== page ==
There’s one more problem with the map that isn’t obvious at first. When we click on a state, it doesn’t refresh the data in the pie chart and gauges as expected. We must also make a selection in the list box filter control (for instance, switching from Men to Women) for the data to update. This is such an obvious bug in the application, it’s hard to imagine how the folks at Business Objects could have missed it. Perhaps they no longer test their software before releasing it.
Basically, this application took a series of Bureau of Labor Statistics tables and transformed them into an unwieldy mess that actually undermines our understanding of employment data.
And Wait…There’s More
Several other analytical applications are packaged with and used as demos for Xcelsius Present, including one shown below for Compensation Analysis.
Apparently compensation analysis should be performed using a single pie chart along with a table that reiterates the same values. I encourage you to visit Business Objects’ website to try out the demos of these applications for yourself. I think you’ll find it enlightening, perhaps entertaining, and very, very sad. Be sure to let them know how much you appreciate Xcelsius Present when you’re done looking.
How Should We Respond?
Business Objects is a leading business intelligence vendor (based on sales), but its products consistently demonstrate that they don’t understand analytics and haven’t a clue about data visualization. A vendor that claims to be the best, which Business Objects unabashedly claims (just like every other major BI vendor), should be ashamed of selling such moronic products. Don’t reward them for irresponsible work—products that assume their customers are halfwits—by wasting your money on them. I’m not suggesting that if you use their products, you should necessarily abandon them. I’m suggesting that you stand up and let them know that you deserve better and don’t sit down until they start listening. They dress products up with a thin veneer of flash and no substance and rely on misdirection to sell them to you.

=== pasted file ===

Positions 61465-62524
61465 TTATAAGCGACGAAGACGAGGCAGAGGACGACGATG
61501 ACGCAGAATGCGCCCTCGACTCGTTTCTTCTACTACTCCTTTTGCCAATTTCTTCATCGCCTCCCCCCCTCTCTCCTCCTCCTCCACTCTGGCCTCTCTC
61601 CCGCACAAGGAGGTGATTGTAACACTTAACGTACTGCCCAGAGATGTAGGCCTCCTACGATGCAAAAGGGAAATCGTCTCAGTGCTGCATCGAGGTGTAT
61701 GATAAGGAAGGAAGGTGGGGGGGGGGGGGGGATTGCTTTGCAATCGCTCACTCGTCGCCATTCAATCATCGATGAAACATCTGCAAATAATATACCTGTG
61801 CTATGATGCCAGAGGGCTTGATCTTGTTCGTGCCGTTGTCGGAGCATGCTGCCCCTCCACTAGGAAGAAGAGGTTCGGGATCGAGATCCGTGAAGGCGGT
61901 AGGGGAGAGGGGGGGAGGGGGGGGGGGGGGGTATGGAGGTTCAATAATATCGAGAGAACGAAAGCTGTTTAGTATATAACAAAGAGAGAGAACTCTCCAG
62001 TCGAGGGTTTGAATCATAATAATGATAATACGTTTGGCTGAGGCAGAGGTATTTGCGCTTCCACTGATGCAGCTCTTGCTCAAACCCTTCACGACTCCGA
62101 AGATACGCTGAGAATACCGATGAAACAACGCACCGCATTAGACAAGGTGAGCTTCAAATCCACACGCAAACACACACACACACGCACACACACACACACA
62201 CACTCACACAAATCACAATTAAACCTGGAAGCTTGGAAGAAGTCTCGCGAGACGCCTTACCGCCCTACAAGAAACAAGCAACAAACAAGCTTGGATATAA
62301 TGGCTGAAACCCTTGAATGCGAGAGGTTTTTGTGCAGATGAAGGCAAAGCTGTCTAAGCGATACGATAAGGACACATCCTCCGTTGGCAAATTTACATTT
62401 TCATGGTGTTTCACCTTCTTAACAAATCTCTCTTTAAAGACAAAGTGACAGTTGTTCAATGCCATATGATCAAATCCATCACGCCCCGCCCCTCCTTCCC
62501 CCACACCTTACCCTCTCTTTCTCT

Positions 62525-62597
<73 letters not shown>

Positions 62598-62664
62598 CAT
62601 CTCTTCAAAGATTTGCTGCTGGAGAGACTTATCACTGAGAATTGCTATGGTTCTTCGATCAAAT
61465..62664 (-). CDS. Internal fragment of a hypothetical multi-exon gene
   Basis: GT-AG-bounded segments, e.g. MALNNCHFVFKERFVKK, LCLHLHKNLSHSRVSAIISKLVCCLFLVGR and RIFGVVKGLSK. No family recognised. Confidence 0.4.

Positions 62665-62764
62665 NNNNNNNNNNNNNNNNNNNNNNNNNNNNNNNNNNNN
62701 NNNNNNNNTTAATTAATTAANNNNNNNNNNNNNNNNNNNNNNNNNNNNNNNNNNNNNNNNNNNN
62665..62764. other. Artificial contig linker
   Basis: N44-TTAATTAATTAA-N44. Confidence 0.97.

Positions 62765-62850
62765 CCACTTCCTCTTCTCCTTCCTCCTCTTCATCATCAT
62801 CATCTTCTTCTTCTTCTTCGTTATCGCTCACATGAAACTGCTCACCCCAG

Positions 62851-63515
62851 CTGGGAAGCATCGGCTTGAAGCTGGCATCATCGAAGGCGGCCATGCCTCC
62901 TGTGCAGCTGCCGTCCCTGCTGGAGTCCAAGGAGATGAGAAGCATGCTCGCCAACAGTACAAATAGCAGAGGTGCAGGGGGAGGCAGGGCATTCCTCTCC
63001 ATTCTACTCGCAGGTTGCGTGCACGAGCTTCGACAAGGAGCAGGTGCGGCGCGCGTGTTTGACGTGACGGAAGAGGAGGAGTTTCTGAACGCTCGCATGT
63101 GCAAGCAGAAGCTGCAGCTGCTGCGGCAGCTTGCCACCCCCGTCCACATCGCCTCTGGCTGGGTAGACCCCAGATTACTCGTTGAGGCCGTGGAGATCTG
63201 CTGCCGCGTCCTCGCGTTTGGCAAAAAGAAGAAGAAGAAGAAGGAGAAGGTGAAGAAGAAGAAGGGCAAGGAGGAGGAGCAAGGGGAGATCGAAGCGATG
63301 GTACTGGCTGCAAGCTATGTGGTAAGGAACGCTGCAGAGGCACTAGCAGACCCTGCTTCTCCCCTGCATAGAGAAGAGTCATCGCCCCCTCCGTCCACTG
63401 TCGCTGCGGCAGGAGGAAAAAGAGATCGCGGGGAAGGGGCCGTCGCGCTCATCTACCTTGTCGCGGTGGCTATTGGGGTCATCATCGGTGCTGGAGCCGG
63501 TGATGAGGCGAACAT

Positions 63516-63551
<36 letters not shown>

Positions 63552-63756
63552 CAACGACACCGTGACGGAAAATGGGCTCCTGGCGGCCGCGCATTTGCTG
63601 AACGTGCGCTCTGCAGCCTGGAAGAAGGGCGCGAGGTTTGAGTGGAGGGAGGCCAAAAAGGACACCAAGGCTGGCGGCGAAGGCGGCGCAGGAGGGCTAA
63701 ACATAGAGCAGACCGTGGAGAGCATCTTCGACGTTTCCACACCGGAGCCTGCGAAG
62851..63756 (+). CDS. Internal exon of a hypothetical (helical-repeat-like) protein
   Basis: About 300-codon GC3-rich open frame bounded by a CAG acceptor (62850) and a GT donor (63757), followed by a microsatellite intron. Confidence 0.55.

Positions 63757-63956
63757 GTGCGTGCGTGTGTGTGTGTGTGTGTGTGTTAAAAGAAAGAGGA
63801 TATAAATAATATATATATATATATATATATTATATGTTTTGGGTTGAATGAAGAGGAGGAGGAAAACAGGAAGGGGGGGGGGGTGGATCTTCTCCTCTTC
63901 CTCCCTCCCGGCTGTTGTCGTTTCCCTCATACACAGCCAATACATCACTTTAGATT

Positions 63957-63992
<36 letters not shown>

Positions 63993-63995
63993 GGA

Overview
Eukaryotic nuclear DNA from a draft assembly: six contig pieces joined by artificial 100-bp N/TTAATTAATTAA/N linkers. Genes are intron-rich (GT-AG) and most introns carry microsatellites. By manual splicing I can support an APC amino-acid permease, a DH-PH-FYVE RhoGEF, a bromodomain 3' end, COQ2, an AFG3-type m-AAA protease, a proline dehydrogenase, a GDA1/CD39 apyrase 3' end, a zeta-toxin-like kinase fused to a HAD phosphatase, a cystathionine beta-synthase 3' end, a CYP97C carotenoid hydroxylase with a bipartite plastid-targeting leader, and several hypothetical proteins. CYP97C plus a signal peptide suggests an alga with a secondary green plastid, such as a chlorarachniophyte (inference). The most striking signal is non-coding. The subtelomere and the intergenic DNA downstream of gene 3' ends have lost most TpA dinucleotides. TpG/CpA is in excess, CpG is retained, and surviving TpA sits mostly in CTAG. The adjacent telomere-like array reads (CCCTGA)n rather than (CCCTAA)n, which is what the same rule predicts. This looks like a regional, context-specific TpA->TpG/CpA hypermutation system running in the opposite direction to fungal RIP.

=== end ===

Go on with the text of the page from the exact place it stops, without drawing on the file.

Why? In part because, when it comes to analytics, they must not know what they’re doing, but also because they believe this is what you want. “It’s not our fault, we’re just giving them what they asked for”, they reason. It’s time to let them know that they (and many of their competitors as well) are dead wrong.